The acclaimed Spanish director J.A. Bayona brought vividly to life the devastating 2004 Indian Ocean tsunami that hit Thailand with his film THE IMPOSSIBLE back in 2012. Now he turns his attention to another real-life disaster – in 1972, Uruguayan Air Force Flight 571, which was flying a rugby team to Chile, crashed in the heart of Andes. Only 29 of its 45 passengers survived the crash, but soon after they were forgotten by the authorities when all attempts to find them in this hostile environment failed. The survivors had no alternative but to resort to extreme measures to stay alive…
This compelling story was previously filmed by Hollywood in 1993 under the title ALIVE with Ethan Hawke and Vincent Spano as two of the survivors. It was a decent, powerful movie – now Bayona spends more time in introducing his characters before the tragic accident and his casting of strong Latino actors pays dividends. It is based on Pablo Vierci’s novel “La Sociedad De La Nieve” and is superbly photographed, complemented by great use of sound – even though one knows the outcome it will keep you at the edge of your seat.
Big screen entertainment but not ideal for those who are claustrophobic or about to fly!


It has been ages since Meg Ryan last appeared on the big screen and she now not only plays the leading role of Wilma, but also directs this uninspired film which is based on a stage play called “Shooting Star.” It is basically a two hander which takes place at an airport, where Willa accidentally meets her ex-lover Bill (David Duchovny) and as fate would have it they get snowed in and are forced to spend some time together…
The actors have zero chemistry, and the static action makes this quite a dull affair.


This powerful documentary from Madeleine Gavin is unlike any other. She uses hidden camera footage which shows desperate North Korean defectors as they try to escape their country’s oppression.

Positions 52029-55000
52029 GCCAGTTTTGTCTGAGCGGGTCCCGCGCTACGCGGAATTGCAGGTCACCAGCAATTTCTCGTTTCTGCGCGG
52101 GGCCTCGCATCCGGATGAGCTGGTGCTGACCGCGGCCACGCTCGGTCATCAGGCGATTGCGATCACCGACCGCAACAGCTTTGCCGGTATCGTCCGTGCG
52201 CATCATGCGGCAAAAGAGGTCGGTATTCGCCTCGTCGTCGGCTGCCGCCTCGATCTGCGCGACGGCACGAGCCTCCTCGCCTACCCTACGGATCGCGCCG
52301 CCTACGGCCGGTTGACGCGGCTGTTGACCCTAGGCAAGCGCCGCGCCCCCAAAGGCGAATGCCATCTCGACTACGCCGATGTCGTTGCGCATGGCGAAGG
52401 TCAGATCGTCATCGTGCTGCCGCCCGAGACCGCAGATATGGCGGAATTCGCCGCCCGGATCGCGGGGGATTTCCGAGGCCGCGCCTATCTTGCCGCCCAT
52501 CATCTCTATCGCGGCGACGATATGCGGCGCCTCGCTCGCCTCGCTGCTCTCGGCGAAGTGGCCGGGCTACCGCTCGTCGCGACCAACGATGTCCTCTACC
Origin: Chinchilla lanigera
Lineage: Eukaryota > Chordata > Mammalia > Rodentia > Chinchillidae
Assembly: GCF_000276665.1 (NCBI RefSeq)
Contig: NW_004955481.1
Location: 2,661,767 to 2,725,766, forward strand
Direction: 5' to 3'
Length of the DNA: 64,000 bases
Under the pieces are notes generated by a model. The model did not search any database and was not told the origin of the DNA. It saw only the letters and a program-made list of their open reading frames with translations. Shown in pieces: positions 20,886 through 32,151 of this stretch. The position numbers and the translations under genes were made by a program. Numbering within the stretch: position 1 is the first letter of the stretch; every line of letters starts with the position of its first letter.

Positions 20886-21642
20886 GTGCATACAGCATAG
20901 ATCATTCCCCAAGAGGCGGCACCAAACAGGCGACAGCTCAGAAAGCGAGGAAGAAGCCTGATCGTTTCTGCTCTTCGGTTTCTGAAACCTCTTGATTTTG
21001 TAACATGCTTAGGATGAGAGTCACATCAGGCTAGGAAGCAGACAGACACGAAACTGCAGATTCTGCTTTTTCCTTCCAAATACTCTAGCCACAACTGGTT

A mother, who managed to escape under the most perilous conditions, is eagerly awaiting to be reunited with her son, whom she was forced to leave behind years earlier. Meanwhile, another family with two young children along with their 80-year-old grandmother embark on this dangerous journey…
There are many horror stories coming from North Korean’s brutal regime but hopefully here, there is a light at the end of a very dark tunnel in the presence of a man of God, whose mission is to help these desperate souls. Highly recommended!


The eagerly awaited second project from Emerald Fennell, the director and writer of A PROMISING YOUNG WOMAN, for which she won an Oscar for her brilliant screenplay, recently opened the London Film Festival. It is a change of gear, and the action now moves from America to Oxford and to an English country estate that recalls the setting of BRIDESHEAD REVISITED and DOWNTON ABBEY.
The story follows Oliver Quick, a solitary student who falls head over heels with the handsome rich boy Felix Catton (Jacob Elordi). Oliver can’t believe his luck when Felix invites him to spend summer at Saltburn, his eccentric family’s estate…
Fennell’s writing and directing are superb and with just the right touch or irony. She draws remarkable performances from her actors – rising star Keoghan is excellent as the shy boy whose ugly duckling develops into a dark swan among Saltburn’s magnificent surroundings. Rosamund Pike is hilarious as the matriarch of Saltburn.


This likable film from Norway follows the story of Marian, an eight-year-old who falls instantly in love with a stuffed teddy bear while visiting a Christmas market in her small town. She is convinced she saw him moving his head and is determined to win him as a prize but to her huge disappointment someone else wins Teddy instead…
It is a lovely story ideal for smaller children during the festive season. The English dubbing of the human characters doesn’t always match their mouth movements but thankfully Zachary Levi’s task is much more effective in revoicing Teddy.